Recent KSTAR 3D experiments have focused on several ITER-relevant issues, such as divertor heat flux broadening in 3-row vs 2-row resonant magnetic perturbations (RMPs) on ELM-crash suppression, RMP-driven ELM-crash-suppression on ITER-like low $q_{95}$ (~3.2-3.4) and the characterization of ELM-crash suppression window in terms of normalized electron collisionality ($\nu^*_e$) and plasma toroidal rotation ($V_{tor}$) at pedestal top. Strong up-down asymmetry in 3-row configuration was identified and effect of the kink/anti-kink configuration was also clarified for ELM suppression in LSN plasmas. We have demonstrated the ISS-compatible RMP control in KSTAR using n=2, +900 phasing RMP, although the ISS has been more vulnerable to mode-locking than typical KSTAR configuration. A detailed study of the KSTAR database (where RMP configuration of all the discharges belongs to n=1, +900 phasing) showed that the ELM-crash suppression phase in KSTAR is in the range of 0.2 < $\nu^*_e$ < 1.2 and $V_{tor}$> 40 km/s. During the ELM suppression phase, coexistence of filamentary mode and smaller scale turbulent eddies at pedestal with broad-range of wave number ($k_θ$<1.1 $cm^{-1}$ and frequency (f<100 kHz) is identified by ECE imaging (ECEI) and strong energy exchange of the filamentary and turbulent modes was measured. The bicoherence analysis of the edge harmonic oscillations (EHOs) at natural ELM-less mode shows that there is a strong nonlinear interaction between EHOs, and the nonlinear interaction of EHOs has a significant effect on the ELM structure and dynamics.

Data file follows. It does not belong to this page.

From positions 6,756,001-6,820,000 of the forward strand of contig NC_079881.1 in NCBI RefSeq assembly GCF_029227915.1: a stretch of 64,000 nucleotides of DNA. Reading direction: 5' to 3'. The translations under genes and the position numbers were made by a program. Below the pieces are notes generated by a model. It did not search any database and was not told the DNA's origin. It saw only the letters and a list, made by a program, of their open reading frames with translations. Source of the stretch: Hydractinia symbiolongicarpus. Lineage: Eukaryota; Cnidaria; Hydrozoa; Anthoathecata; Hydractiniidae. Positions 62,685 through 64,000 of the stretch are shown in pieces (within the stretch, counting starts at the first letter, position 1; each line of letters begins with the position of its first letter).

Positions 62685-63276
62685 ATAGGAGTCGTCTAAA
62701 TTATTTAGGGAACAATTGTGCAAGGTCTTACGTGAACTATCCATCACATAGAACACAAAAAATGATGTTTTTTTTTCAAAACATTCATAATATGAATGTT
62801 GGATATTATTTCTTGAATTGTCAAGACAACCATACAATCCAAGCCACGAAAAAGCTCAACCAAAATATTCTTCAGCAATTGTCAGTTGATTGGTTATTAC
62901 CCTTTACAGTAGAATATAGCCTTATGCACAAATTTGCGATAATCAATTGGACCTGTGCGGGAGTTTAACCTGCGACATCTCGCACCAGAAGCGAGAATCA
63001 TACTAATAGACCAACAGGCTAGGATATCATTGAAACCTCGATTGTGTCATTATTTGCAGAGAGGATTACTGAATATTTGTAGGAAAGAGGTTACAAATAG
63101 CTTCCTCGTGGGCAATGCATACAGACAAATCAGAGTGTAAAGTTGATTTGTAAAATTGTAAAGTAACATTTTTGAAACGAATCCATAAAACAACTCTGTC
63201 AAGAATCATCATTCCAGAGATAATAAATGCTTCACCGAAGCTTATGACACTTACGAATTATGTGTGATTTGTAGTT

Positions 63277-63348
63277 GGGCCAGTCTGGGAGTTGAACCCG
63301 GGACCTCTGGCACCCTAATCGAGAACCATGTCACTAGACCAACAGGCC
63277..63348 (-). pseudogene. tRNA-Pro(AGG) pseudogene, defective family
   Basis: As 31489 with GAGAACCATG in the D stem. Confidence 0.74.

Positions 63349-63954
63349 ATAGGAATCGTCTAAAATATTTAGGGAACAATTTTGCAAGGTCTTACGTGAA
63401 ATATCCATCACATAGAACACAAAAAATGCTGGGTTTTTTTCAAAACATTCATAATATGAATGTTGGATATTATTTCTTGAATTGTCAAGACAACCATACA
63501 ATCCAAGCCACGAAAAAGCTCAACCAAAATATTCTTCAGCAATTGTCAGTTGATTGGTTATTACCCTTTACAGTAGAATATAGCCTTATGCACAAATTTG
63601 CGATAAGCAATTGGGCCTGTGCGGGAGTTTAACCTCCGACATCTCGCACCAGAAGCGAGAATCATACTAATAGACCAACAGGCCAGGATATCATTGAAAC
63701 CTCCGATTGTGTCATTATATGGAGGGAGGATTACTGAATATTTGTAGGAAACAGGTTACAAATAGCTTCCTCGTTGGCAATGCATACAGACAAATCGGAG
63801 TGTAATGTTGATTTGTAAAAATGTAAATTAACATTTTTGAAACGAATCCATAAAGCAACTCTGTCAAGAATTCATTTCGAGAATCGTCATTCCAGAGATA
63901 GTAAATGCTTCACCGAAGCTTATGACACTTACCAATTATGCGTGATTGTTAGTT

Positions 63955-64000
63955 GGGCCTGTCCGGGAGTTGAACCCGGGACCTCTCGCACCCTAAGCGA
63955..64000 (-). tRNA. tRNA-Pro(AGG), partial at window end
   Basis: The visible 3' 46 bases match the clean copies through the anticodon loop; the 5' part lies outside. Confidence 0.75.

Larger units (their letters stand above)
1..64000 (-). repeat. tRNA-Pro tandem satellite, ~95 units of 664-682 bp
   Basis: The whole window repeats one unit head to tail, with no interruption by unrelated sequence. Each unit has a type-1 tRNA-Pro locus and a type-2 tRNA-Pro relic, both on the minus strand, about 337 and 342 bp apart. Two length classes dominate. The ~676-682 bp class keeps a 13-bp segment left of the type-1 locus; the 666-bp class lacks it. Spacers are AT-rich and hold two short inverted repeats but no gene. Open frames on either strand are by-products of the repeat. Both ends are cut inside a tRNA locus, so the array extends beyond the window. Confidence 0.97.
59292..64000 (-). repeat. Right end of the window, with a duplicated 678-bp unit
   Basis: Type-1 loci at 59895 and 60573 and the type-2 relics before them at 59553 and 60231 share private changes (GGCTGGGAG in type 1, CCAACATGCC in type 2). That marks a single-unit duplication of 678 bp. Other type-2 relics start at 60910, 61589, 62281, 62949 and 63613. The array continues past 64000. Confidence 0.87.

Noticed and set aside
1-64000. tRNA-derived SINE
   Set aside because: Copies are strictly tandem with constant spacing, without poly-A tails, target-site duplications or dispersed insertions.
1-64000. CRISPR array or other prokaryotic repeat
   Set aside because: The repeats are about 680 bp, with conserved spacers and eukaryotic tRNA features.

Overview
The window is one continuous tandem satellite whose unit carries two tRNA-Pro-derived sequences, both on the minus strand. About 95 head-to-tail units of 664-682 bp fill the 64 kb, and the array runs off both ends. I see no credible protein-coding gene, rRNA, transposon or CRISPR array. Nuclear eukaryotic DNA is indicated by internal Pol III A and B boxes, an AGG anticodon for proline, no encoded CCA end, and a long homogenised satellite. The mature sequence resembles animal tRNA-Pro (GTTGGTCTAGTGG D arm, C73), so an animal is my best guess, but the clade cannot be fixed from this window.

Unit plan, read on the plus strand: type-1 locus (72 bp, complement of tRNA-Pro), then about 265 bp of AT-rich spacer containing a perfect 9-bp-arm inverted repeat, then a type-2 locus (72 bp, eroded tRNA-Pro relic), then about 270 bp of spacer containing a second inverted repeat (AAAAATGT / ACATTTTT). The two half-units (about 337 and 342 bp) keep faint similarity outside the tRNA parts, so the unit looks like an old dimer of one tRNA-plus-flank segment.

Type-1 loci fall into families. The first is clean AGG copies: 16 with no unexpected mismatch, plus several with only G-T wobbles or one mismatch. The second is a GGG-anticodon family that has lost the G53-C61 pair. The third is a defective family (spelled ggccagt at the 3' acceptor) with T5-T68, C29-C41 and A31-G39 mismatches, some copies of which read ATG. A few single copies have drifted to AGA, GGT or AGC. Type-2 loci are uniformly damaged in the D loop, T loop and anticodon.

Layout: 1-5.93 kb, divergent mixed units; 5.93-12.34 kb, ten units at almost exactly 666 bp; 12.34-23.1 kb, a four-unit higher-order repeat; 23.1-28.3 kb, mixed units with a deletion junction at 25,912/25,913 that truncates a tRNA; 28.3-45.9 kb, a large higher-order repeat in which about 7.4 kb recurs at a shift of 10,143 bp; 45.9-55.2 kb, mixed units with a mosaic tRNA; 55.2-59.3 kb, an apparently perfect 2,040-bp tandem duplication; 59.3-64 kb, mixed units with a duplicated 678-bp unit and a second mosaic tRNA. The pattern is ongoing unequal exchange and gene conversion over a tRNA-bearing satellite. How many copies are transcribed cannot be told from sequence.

Cross-validation between the advanced diagnostics and the modeling provides new insight on the basic transport process at KSTAR. For example, in the recent MHD-quiescent KSTAR plasmas non-diffusive avalanche-like electron heat transport events are observed by the ECEI and these observations have been successfully reproduced by gyrokinetic simulations indicating the broad range of spatial scales up to the minor radius. In addition, various studies utilizing the KSTAR fluctuation diagnostics demonstrated the importance of the turbulence characteristics in plasma rotation and confinement. The extensive study of the intrinsic rotation in Ohmic plasmas found a clear link between the counter-current toroidal rotation direction and the quasi coherent mode (QCM) which is measured by the Microwave Imaging (MIR). The improved confinement in the low rotation experiment was correlated with the suppression of the broadband (~200 kHz) ECEI fluctuations, and Collective Thomson Scattering provides a detailed measurement on the high-k density turbulence which is suppressed during the typical LH transition. Finally, strong interaction between fast-ion and EP driven MHD mode was identified with Fast ion $D_α$ (FIDA) diagnostics.